5. bender
    Posted May 15, 2007 at 7:48 PM | Permalink

    Re #3 This has in fact been studied. Frost can impact foliage as much as fruit, and in this case the effect on growth will be negative. Val La Marche got his start studying frost rings.

    Back on topic: I am glad to see the focus here on the true size of the confidence envelope. That’s the lever to push on. Although I also think it is a mistake to let the Team get away with starting these reconstructions at AD1000. That date is oh so convenient for avoiding the AD910-990 warming trend.

  6. PHE
    Posted May 16, 2007 at 12:37 AM | Permalink

    RE 2:
    Truncated graphs on right side of screen. I solved this be selecting ‘View’, ‘text size’, ‘smaller’ (instead of ‘medium’).

  7. PHE
    Posted May 16, 2007 at 12:42 AM | Permalink

    These results, if totally confirmed, are astounding. Surely, there is scope for getting these published – in a peer-reviewed journal. It would need a summary in clear ‘layman’s’ terms. And you would need to try and address potential counter-criticisms in advance.

  8. Don Keiller
    Posted May 16, 2007 at 5:14 AM | Permalink

    Steve, with reference to Nature’s recent withdrawal of its invitation, maybe, just maybe they would be interested in the above analysis. Or maybe it is just too inconvenient.

    Now with my plant physiologist’s hat on, Doc Martin (#3) referred to late frosts. My understanding is that these are significantly increased in a “volcanic winter”. The repercussions of this are clear. During the active growing season the photosynthetic machinery is rather sensitive to low temperatures, particularly when combined with high light- which are exactly the conditions you would expect following a clear (and frosty) night. The light reactions of photosynthesis are purely photochemical and have a temperature coefficient (Q10) of 1.0, which means that they are insensitive to temperature.
    Conversely, the dark reactions have a Q10 of over 2- typical of enzyme-mediated reactions. What this means in practice is that a combination of high light and low temperature results in energy harvesting by the light reactions that greatly exceeds energy use by the dark reactions (which are temperature limited). If the resultant excess energy cannot be dissipated safely (as heat) then you get damage to the photosystems. This phenomenon is known as “photoinhibition”. That is the inhibition of photosynthesis by light. Damage can vary from easily repairable (24 hours) to total destruction (and death) of the leaves affected.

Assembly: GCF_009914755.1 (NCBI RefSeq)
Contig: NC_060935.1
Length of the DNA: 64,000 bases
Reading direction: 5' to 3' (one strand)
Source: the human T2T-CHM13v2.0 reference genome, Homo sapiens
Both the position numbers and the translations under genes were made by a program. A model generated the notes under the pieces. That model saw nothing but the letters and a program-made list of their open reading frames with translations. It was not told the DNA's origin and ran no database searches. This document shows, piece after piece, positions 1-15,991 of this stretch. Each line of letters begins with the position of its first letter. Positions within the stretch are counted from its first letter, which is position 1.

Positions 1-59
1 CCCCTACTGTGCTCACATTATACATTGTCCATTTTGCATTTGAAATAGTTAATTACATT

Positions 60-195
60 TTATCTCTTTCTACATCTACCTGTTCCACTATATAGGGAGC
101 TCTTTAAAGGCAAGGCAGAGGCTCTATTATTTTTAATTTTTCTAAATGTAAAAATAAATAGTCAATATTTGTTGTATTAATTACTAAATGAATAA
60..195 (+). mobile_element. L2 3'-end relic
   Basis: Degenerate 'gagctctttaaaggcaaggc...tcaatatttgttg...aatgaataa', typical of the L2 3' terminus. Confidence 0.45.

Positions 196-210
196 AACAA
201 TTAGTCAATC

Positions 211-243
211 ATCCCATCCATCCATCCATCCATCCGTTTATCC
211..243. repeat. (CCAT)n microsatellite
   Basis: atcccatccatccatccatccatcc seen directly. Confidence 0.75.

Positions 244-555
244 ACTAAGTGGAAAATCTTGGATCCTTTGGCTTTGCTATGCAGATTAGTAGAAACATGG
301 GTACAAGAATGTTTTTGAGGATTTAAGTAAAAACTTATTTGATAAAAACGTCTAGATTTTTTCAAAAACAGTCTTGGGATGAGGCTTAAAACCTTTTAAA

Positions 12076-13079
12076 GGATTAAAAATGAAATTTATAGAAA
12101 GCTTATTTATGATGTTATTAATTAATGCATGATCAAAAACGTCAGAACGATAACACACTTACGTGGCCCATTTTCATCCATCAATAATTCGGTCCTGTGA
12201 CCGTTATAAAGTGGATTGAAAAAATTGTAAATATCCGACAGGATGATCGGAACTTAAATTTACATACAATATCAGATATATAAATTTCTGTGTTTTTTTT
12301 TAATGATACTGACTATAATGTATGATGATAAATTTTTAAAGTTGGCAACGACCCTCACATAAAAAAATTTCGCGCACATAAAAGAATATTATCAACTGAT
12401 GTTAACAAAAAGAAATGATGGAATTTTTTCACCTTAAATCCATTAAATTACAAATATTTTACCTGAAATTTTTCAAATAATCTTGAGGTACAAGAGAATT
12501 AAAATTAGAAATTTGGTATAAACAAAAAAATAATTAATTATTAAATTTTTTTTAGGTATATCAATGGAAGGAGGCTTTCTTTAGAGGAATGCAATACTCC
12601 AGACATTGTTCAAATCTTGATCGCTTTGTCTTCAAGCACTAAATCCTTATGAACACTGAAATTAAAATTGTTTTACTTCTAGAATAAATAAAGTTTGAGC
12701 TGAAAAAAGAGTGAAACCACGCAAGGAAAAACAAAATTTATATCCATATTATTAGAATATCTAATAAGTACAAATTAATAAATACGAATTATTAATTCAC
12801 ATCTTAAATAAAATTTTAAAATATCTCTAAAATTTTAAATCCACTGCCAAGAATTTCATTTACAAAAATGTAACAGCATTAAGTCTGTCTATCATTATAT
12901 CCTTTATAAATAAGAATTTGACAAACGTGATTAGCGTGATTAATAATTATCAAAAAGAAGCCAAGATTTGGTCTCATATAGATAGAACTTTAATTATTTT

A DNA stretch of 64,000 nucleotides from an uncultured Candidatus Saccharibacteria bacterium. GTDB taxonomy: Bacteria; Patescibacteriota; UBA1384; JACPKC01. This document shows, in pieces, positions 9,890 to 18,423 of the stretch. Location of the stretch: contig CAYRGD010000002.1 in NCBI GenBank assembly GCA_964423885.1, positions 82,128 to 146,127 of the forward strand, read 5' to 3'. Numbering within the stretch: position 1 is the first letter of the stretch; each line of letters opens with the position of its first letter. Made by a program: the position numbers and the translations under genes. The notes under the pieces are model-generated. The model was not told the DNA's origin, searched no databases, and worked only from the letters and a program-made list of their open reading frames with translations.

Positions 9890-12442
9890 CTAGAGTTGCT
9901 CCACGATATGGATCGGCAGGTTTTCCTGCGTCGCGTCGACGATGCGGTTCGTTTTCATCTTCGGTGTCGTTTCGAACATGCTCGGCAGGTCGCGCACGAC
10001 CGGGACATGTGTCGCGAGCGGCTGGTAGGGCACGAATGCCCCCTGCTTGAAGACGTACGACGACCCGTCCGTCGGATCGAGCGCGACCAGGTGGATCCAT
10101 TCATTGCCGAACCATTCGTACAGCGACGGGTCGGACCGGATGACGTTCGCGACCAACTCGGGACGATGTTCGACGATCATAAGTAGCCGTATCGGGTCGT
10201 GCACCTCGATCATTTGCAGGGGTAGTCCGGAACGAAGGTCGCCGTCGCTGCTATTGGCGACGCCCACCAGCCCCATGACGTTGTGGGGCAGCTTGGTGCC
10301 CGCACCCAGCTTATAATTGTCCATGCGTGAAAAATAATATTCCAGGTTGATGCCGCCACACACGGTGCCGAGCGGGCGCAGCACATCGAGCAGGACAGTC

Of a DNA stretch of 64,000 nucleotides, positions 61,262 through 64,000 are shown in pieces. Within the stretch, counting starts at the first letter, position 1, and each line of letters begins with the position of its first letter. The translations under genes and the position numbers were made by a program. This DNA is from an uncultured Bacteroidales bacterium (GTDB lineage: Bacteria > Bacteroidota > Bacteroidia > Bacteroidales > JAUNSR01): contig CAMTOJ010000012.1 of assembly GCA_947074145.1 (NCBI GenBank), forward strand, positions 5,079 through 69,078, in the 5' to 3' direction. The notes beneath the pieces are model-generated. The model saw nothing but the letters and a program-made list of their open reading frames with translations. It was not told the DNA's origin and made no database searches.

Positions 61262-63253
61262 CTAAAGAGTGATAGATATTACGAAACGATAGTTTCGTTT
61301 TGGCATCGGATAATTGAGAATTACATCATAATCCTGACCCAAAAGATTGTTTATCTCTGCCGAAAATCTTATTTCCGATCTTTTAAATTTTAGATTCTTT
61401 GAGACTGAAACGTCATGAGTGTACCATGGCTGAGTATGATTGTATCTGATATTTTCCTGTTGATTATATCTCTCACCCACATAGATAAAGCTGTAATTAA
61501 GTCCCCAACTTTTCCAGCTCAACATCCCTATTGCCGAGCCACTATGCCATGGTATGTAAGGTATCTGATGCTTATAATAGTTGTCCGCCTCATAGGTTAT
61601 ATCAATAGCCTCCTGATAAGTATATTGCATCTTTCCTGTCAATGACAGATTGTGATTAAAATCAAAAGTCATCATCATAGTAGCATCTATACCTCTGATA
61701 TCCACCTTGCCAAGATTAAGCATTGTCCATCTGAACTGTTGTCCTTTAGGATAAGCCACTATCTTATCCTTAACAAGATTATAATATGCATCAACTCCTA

My feeling is that this mechanism could play a major role in trees’ responses to “volcanic winters”.

  9. Jeff Norman
    Posted May 16, 2007 at 5:48 AM | Permalink

    PHE,

    Thank you.

  10. John Lang
    Posted May 16, 2007 at 6:54 AM | Permalink

    The data after 1960 shows that Tree Rings can not be used as a definitive temperature proxy. Every scientist has to agree with that now.

    Tree Rings measure growing conditions for that particular tree in that particular location in that particular year only. Little understood is that trees themselves have huge genetic diversity. A pine forest might have hundreds of different subspecies and different genetic sub-types within it.

    Until we know how every “growing condition” affected that particular tree in that particular year and we know how that particular tree responds to those conditions, we can say nothing about temperature.

    The truncation can only be described as one last shot at keeping the myth alive before the study of the dendrochronology-temperature link is discontinued. The science doesn’t support it.

  11. John Nicklin
    Posted May 16, 2007 at 8:59 AM | Permalink

    10: John L

    As a biologist by training, I was thinking along the same lines. Few tree species are without some genetic differentiation. Only members of the poplars spring to mind at the moment as an example of a clone forest where almost every tree is a clone.

    My other thoughts were around tree rings as a proxy for temperature. As shown elsewhere, tree rings don’t show the same fluctuations that instruments do in recent times, why should we expect them to be accurate in previous times. Measuring tree rings just tells you what the growing season was like. Was it wet or dry, cool or warm, nutrient rich or poor, what was the health of the soil, etc. Trees and other plants don’t respond soley to one paratmeter, rather, they resond to a complex web of growth promoters and inhibitors. Using a tree as a thermometer is, in my mind, extremely inaccurate.